2. The commute.

    No one is arguing that cutting down on daily commutes isn’t a real benefit. It’s opened a whole new world for many people to design when and how they work, and let’s face it, it is a huge time saver. 

  3. No Different distractions.

    Working at home comes with fewer distractions from a noisy office and chatty colleagues. On the other hand, the office is free from the seemingly endless procession of delivery people, barking dogs, noisy cohabitants, and camera-loving kids which some of us contend with at home. For some, a trip into the office can be a well-needed reprieve.

  4. Focused alone time away from the team.

    As we have mentioned, there is always a place for focused alone time. However, constantly working alone can also be problematic. Take skills transfer for instance. We all learnt how to navigate our roles and upskill ourselves because of our access to people who were more experienced than us. If your most experienced people are at home, who is helping the next generation hone their skills? People working together, support and upskill each other. Working from home removes a huge and critical element, such as the identification of teachable moments, that supports natural career growth.   In addition, when someone is only working alone, they tend to just do what they’ve always done. They aren’t growing and stretching themselves either.  Solely working from home can result in people working in siloes. When this happens there is a danger of staff being disconnected from the organisation’s purpose, people, and sense of community. This reduces the ability to solve complex problems as a collective.

Of course, there are a lot of benefits to working from home. But there are also challenges and pitfalls. As leaders, we need to understand both so that we can find a solution that supports culture, team-building, collaboration, and ideation, to drive business success. 

We also need to consciously give people a reason to want to be back in the office. What value do you offer your team? Or do you just expect them to report to you? Coming into the office simply to cover KPIs and give feedback on work isn’t going to excite anyone. They will just feel unproductive, and they will resent the commute.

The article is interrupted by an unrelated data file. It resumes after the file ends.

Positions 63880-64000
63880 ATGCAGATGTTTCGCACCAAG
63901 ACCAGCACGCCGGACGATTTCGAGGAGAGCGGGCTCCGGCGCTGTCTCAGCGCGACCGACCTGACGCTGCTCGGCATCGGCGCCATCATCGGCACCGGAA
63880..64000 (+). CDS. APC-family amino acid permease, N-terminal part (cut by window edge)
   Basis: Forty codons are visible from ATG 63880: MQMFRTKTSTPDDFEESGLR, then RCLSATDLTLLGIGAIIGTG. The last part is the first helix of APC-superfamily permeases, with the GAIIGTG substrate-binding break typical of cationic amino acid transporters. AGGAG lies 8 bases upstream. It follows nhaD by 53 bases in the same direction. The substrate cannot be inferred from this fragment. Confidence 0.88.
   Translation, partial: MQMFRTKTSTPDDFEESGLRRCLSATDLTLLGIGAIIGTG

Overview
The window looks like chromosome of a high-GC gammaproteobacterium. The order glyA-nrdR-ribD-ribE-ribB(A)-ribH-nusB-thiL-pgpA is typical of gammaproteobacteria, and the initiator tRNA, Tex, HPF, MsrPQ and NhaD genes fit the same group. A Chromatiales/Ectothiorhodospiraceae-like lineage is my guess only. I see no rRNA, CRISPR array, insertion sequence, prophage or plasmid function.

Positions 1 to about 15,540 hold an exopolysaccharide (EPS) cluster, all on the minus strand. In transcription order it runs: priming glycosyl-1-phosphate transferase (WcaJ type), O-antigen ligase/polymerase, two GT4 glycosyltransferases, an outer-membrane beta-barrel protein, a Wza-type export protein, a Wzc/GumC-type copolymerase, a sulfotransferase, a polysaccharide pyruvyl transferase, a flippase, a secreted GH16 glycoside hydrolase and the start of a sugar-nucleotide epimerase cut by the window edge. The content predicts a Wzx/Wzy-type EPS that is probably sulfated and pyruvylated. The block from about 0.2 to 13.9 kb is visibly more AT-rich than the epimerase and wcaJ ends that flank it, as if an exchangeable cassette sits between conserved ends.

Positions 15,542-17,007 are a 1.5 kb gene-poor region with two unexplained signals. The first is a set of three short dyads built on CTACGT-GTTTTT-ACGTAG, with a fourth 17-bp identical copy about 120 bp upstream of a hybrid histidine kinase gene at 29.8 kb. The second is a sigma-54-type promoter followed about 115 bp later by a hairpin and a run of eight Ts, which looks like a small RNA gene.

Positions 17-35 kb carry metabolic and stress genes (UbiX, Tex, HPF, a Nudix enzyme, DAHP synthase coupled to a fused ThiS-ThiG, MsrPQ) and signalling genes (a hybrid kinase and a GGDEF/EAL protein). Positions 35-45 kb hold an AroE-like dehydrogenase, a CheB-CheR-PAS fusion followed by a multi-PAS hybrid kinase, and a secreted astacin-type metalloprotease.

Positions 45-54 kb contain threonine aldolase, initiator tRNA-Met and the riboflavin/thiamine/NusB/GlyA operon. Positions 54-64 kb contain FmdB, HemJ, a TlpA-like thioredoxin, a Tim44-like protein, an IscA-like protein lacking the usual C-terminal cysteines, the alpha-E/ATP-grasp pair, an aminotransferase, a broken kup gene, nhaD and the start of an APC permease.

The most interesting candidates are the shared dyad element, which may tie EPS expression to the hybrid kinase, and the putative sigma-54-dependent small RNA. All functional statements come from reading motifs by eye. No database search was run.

But coming into the office to network, collaborate, enjoy the human connections of working together and add value to each other – that is something we have all been missing. A leader’s role is to help their teams realise that and to create an environment and culture where it actually happens.

 

The hybrid solution

For us, the answer is a hybrid solution. Office days that bring everyone together but are focused on collaborative work that supports your people and your business objectives, balanced by work from home days that are used for high-value work that is better off completed alone – but not for millions of emails and Teams meetings where everyone has their cameras off anyway!

Culture comes from connections. With the right hybrid solution, you can have both culture and flexibility – and a happier, more productive and engaged team as well.

It will not be easy. We are all going to make mistakes as we navigate these new waters. However, if we understand the landscape and are communicating with each other, we can create a hybrid model designed specifically for the new way we are now working, looking beyond physical locations to the intent behind work, culture and what should be done in person versus time spent working offsite.

Happier productivity for your team and company. Discover a hybrid working solution today!

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NSW State Manager:
Paxus